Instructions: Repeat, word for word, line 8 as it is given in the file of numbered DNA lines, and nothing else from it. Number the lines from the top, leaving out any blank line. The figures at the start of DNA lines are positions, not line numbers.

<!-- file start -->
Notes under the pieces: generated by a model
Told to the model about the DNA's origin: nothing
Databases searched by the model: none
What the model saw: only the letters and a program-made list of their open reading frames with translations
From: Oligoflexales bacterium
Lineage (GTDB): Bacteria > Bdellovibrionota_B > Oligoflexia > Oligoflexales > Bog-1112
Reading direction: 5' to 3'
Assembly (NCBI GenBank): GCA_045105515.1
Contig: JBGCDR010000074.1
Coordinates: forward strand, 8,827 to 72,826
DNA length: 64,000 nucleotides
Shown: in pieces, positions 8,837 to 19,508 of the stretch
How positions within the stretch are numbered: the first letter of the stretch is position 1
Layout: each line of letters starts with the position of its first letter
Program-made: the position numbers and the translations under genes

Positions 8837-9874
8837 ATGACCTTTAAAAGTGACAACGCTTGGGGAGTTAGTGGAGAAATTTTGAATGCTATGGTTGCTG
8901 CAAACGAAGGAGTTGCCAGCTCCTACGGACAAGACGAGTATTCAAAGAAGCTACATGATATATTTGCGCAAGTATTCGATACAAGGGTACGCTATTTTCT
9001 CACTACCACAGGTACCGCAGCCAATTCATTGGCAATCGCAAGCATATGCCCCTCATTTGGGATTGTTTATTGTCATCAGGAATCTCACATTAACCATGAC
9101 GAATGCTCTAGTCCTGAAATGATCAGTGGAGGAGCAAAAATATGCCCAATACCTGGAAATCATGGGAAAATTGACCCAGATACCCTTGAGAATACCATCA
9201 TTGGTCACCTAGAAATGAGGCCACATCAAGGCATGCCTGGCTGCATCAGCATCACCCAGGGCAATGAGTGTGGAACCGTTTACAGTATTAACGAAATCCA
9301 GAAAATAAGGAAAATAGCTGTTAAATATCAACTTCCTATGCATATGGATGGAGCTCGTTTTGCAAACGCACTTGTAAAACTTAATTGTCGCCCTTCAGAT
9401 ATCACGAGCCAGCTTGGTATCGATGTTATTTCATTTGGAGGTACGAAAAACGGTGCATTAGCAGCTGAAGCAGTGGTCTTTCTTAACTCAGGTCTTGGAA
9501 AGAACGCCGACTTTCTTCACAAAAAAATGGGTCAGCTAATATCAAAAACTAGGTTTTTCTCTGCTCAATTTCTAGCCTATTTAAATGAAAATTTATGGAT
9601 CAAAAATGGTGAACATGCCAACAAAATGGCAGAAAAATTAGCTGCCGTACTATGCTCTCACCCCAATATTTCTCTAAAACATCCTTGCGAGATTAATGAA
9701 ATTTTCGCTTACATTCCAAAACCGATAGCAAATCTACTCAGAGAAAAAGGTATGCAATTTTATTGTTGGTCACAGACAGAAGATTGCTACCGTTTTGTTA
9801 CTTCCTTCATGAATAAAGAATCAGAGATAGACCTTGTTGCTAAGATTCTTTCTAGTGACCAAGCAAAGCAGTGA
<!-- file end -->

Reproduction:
Assembly (NCBI GenBank): GCA_045105515.1